Concerns and critiques of biophilia provide further useful considerations for evolutionary theory as it relates to the contemporary human relationship with nature. Hinds and Sparks note that some advocates of biophilia contend that the proposed biophilic genetic bond may be weak, thus requiring “the addition of learning, culture and experience of nature to optimize biophilic tendencies” [67] (p. 110). Another concern is a definitional critique of biophilia as being too narrow, i.e., exclusion of physical and non-living elements of the natural environment [18]. Conversely, biophilia has been criticized as being overly broad, based on an overestimation of the evolutionary origins of human affective relations with life-like elements and processes [68,69]. Finally, there are concerns about a neglect of research that has not supported the theory and/or has presented uncompelling results [70,71,72]. Amidst the challenges to biophilia, however, there remains widespread interest in evolutionary origins of human affiliation with nature. This interest has led to the development of the Topophilia Hypothesis.

4. Topophilia

Tuan [73] was one of the first scholars to promote the humanistic geography concept of topophilia. He developed the idea as a study of environmental perceptions, attitudes, and values. Tuan used the term to describe human coupling of sentiment with place, and argued that it could be defined broadly “to include all of human being’s affective ties with the material environment” [73] (p. 93). Tuan identified a unique property of this idea when he referred to it as “diffuse as a concept, vivid and concrete as personal experience” [73] (p. 93). Tuan characterized a sense of place as a universal affective bond satisfying fundamental human needs. While not proposing an evolutionary theory per se, it is interesting to note that Tuan considered evolutionary explanations for place affiliations within his work:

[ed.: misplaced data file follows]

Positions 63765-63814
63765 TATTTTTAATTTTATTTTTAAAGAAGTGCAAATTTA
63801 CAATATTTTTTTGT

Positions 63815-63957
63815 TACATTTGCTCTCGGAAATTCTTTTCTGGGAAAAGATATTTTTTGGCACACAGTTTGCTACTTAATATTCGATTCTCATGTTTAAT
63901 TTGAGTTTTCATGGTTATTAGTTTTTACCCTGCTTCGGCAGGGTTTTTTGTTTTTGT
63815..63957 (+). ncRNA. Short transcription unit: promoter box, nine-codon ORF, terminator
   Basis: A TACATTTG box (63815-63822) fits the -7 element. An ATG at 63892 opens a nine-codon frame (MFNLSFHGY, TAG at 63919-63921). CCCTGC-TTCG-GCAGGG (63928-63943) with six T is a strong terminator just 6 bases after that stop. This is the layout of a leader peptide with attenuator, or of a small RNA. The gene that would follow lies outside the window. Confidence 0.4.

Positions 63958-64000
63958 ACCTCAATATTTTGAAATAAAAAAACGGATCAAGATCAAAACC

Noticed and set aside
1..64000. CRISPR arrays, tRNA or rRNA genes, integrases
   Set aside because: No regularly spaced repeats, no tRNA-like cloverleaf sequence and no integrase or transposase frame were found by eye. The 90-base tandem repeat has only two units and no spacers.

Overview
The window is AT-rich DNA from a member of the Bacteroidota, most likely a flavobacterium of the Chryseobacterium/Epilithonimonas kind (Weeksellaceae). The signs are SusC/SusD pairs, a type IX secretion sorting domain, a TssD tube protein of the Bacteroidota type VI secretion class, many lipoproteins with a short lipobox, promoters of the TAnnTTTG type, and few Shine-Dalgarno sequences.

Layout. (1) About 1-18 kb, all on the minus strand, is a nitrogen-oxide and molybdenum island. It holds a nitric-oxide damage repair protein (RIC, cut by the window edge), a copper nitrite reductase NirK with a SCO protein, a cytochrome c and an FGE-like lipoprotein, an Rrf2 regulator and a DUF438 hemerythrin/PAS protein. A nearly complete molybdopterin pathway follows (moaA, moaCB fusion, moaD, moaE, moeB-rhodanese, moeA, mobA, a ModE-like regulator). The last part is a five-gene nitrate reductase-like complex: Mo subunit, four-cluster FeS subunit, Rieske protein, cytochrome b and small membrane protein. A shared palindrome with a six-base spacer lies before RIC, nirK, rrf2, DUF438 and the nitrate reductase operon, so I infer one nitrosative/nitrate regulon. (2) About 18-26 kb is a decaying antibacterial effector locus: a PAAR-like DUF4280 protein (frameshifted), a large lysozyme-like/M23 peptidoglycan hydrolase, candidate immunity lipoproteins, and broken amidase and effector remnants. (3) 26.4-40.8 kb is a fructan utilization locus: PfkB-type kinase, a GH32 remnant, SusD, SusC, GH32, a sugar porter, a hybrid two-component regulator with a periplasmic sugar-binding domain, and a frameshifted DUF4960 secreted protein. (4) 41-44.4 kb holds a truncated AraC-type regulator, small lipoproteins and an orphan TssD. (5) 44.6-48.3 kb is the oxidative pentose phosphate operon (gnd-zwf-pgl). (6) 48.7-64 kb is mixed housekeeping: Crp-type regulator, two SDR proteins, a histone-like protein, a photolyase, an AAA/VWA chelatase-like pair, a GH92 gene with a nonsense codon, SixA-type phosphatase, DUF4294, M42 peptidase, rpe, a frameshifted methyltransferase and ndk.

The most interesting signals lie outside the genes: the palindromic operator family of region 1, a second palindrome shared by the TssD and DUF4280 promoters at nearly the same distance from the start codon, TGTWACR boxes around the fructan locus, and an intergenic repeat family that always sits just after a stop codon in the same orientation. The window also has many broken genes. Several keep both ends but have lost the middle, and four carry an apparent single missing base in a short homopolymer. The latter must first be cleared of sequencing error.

The sheltered sea- or lakeshore may be one of mankind’s earliest homes, dating back in Africa to Lower and Middle Paleolithic times. If the forest environment is necessary to the evolution of the perceptual and locomotive organs of man’s primate ancestors, the seashore habitat may have contributed to man’s hairlessness, a trait that distinguishes him from apes and monkeys. Theories concerning the causes of evolutionary traits in the remote past are at best uncertain. Human agility in water is, however, a fact. The talent is not widely shared among the primates...Could it be that our earliest home was a sort of Eden located near a lake or sea? Consider Carl Sauer’s sketch of the advantages of the seashore: No other setting is as attractive for the beginning of humanity. The sea, in particular the tidal shore, presented the best opportunity to eat, settle, increase, and learn. It afforded diversity and abundance of provisions, continuous and inexhaustible. It invited the development of manual skills. It gave the congenial ecologic niche in which animal ethology could become human culture.